It’s a bit hard to get a handle on what’s actually happening with the Inflation Reduction Act. The Senate has seemingly miraculously agreed to a package with $369 billion worth of climate spending, including $260 billion in expanded clean energy tax credits, a $1.5 billion program incentivizing cuts to methane emissions, and a $27 billion public bank to jump-start green technologies. In exchange for all that, West Virginia Senator turned Prime Minister Joe Manchin is demanding a sweeping overhaul of the environmental review processes that govern how and where fossil fuel infrastructure is built, a green light for the Mountain Valley Pipeline, and a host of other sweeteners for fossil fuel companies. Among the giveaways is a provision that requires the Department of Interior to, for the next decade, offer up at least 60 million acres for offshore drilling every year that it leases land out for offshore wind.
So what should be made of this “all of the above” devil’s bargain? Democratic politicians have an obvious incentive for wanting a win and to brush off criticisms about potential trade-offs. Nonprofits, think tanks, and academics commenting on the proposed deal have millions of dollars in grants tied to being able to claim credit for something passing that can feasibly be called climate policy, so won’t exactly give critical quotes to the media in the eleventh hour of negotiations. Journalists who rely on them to craft their analyses are inclined to agree. Those who have criticized the bill for boosting, rather than curtailing, fossil fuels have been smeared as wreckers, or ignored.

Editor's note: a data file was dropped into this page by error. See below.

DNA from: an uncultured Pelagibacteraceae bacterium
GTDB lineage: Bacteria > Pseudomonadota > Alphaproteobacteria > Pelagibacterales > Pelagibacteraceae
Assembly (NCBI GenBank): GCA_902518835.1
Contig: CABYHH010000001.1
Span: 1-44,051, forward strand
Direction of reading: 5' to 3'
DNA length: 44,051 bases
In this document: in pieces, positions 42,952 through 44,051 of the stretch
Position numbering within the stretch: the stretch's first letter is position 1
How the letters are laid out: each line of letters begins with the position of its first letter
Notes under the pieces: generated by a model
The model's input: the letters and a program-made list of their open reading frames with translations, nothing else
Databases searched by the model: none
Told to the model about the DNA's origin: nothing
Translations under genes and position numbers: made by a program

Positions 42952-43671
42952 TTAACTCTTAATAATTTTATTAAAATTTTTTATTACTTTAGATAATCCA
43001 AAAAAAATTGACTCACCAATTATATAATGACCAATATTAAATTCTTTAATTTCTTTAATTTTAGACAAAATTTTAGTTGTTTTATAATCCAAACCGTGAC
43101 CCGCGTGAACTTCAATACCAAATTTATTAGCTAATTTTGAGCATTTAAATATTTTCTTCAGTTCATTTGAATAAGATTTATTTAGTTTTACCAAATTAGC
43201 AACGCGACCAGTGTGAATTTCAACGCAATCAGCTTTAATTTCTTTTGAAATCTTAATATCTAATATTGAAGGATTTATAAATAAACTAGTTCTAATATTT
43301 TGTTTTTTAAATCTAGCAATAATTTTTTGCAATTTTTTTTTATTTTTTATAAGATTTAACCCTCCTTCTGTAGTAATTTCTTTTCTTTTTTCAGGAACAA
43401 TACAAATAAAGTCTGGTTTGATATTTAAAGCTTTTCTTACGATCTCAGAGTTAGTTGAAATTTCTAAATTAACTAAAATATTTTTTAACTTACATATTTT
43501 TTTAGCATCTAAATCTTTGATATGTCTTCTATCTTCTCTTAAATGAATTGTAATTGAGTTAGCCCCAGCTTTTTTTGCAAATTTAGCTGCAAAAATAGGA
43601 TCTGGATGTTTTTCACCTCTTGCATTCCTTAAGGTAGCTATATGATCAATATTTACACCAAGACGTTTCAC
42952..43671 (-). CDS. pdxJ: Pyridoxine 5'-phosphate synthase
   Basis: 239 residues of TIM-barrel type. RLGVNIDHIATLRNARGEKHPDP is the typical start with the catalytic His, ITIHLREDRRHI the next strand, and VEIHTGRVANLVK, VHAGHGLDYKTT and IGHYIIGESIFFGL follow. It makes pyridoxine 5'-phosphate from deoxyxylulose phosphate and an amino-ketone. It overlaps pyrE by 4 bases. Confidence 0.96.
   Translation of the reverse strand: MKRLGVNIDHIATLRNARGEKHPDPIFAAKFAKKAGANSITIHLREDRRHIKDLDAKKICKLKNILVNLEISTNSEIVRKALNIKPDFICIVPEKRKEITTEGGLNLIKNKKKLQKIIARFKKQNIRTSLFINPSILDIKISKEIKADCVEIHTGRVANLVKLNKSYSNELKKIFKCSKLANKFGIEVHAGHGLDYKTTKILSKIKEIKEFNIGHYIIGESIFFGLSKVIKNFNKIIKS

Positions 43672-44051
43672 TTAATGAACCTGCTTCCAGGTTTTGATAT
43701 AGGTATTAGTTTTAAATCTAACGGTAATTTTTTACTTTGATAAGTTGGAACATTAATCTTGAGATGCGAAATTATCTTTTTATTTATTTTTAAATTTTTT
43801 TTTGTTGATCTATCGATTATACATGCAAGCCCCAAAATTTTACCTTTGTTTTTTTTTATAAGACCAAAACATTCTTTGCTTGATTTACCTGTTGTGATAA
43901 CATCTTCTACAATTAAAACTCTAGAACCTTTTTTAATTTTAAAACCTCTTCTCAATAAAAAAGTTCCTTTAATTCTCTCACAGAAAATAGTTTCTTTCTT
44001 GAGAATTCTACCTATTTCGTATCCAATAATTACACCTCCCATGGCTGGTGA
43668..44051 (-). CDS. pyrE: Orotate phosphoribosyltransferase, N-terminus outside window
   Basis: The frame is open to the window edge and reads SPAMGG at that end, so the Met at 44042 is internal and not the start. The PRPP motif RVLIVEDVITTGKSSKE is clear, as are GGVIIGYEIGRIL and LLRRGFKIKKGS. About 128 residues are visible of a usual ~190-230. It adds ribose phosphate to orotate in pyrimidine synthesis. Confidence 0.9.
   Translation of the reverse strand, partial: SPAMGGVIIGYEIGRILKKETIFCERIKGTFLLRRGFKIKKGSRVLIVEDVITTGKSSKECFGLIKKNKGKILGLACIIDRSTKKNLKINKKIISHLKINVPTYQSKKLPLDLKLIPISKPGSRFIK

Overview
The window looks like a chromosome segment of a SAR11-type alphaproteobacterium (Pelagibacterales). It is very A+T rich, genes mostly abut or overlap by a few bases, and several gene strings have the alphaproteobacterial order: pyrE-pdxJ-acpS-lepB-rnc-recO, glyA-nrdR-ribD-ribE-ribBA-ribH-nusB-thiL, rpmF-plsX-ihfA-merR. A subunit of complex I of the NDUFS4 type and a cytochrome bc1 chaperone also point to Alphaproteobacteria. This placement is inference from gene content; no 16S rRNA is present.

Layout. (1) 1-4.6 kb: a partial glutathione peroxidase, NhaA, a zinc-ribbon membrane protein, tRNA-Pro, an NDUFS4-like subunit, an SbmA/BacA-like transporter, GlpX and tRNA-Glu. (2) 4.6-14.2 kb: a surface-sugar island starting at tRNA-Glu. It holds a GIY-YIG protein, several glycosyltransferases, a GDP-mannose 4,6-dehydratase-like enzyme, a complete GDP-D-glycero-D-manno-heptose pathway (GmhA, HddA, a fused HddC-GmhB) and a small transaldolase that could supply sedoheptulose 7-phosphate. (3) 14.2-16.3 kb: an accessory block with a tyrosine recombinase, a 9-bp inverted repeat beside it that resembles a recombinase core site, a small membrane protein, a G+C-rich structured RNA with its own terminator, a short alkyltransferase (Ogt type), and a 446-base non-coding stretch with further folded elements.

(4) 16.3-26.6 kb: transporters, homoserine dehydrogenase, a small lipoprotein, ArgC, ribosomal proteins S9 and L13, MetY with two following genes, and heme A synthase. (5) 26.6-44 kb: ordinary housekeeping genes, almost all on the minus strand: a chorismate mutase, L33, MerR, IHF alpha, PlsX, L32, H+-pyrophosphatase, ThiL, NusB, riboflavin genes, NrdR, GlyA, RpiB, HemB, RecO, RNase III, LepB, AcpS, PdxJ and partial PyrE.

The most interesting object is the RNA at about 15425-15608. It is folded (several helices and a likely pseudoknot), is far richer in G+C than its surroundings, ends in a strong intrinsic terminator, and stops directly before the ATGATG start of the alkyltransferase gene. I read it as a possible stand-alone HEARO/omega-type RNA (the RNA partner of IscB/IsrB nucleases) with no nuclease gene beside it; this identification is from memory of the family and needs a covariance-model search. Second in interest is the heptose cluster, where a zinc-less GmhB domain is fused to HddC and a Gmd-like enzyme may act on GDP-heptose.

Obscured behind all the platitudes about this bill’s “historic” climate investments, however, there’s a cynical and decently compelling case to be made for the compromise. That case runs like this: Republicans are likely to win back the House in November and keep Democrats out of governing power for a decade or more. It’s almost certainly better to pass something than nothing. If the modeling on the carbon cost-benefit analysis is to be believed—that every additional ton of greenhouse gas emissions generated by the bill’s fossil fuel provisions would correspond to 24 tons of emissions saved—then this deal looks much better than nothing. How many fossil fuel giveaways you’re willing to swallow in the process—how many more cases of rare cancers in the Gulf South or pipelines leaking into drinking water sources—depends on what your material incentives are and proximity to those problems. Quickly compiled analyses from a host of think tanks suggest the carbon benefits of the bill could be massive compared to the current trajectory, cutting emissions by an estimated 40 percent below 2005 levels by 2030. That’s a very long way off from what the United States owes the rest of the world—but also the best we may be able to hope for in the short run.
Green groups rallying around the package know it’s not perfect. But there also isn’t much of a working theory from the most enthusiastic boosters about how to win more. The Inflation Reduction Act is structured mainly as a series of tax credits and funding incentives, and its proposed benefits—similar to the $90 billion worth of climate-minded elements of the American Recovery and Reinvestment Act from 2009—accrue mainly to companies. There’s scant money for housing, and funding for environmental justice ($60 billion) is minuscule in the grand scheme of things. If the political strategy behind the Green New Deal was to deliver tangible, immediate benefits that would whet appetites for more sweeping policy, the IRA takes a more conventional approach: Give companies money to do the right thing, and the benefits will trickle down. In boosting both fossil fuels and clean energy, the IRA could play a heavy hand in shaping what the trajectory of the green economy in the U.S. will look like—and who gets rich off it.